Emmanuel Hantobolo is standing on the barren field behind his farmstead, looking resignedly at the corn stalks lying on the hard, dust-dry ground. “The last harvest was a catastrophe,” says the small farmer. “The corn is normally two-and-a-half meters (8 feet) tall, but this time, the biggest plants only reached my waist. Most withered.”
Hantobolo only harvested a wheelbarrow full. “A single wheelbarrow, ridiculous!” he says. The few kilograms he managed to yield aren’t even enough to feed his large family.
The rail-thin 52-year-old farms 8 hectares (20 acres) he inherited from his father in 1984. At first, things went well: He had four cows, two bulls, a small herd of goats and chickens, and he cultivated corn, soybeans, peanuts and vegetables. But then, he recalls, came 1995, a cursed year with almost no rainfall.
Few Agricultural Products Left To Sell
Things got even worse at the end of the last season. Hantobolo sowed his fields in November, but there were only a few drops of rain during the year and all the crops died. “We’re experiencing the most horrible drought in memory,” he says.
Hantobolo lives in Kanchomba, a poor, underdeveloped and scattered settlement in southern Zambia. Detailed meteorological information about the region is available from the branch office of the Agricultural Ministry in the provincial capital of Choma, about 80 kilometers (50 miles) away. “Our annual average is 800 to 1,000 millimeters of precipitation. This season, from November to April, it was 327 millimeters (13 inches),” says Zandonda Tembo, 38.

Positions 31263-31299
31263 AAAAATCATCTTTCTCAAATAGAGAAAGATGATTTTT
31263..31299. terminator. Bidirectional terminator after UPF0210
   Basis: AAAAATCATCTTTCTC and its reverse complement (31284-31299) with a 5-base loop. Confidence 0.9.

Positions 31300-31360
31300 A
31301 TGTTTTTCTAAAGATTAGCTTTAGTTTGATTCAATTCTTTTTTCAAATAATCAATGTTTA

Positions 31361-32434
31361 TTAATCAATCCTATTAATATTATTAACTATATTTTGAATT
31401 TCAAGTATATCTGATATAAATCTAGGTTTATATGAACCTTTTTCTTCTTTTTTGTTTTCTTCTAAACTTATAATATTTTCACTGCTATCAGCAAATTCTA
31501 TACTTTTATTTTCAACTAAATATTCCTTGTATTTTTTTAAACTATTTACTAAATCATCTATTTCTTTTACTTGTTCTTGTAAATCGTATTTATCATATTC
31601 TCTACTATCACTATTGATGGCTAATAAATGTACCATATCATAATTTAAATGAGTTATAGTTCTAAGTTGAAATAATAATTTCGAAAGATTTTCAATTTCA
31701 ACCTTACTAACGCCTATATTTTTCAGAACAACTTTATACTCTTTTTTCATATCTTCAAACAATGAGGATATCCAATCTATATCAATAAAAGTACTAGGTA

The official, who is wearing a shepherd’s plaid blazer with a velvet collar, is responsible for the regional marketing of agricultural products, but there isn’t much left to promote. “Ten years ago, we produced about 60,000 tons of corn. In 2019, it is only a measly 5,000 tons,” he explains.
Tembo blames the continuous decrease in precipitation over the past six or seven years on climate change. He attributes the most recent weather phenomena to the Cyclone Idai, which struck the country in March, and believes that its offshoots blew away the humid fronts above Zambia.
With the support of international aid organizations, the ministry is trying to help the farmers adapt to the new situation and to strengthen their abilities to withstand it. They are learning organic farming, sustainable cultivation and fertilization and how to sell their products using e-commerce. They are being advised on the construction of additional dams and can even purchase insurance to protect them against failed harvests in the future. “But the adaptation is going too slow, we lack the necessary resources,” Tembo says.
An Entire Country in Dire Need of Water
Right now, during the southern winter, the temperatures in the savannah are tolerable. The problem is the widespread drought. The bush looks almost bleached, the dry leaves rustle like parchment and there’s no green far and wide. Most of the streams and rivers are dried out, and the level of the Kariba Reservoir on the border to neighboring Zimbabwe has dropped by 3 meters. The entire country is in dire need of water.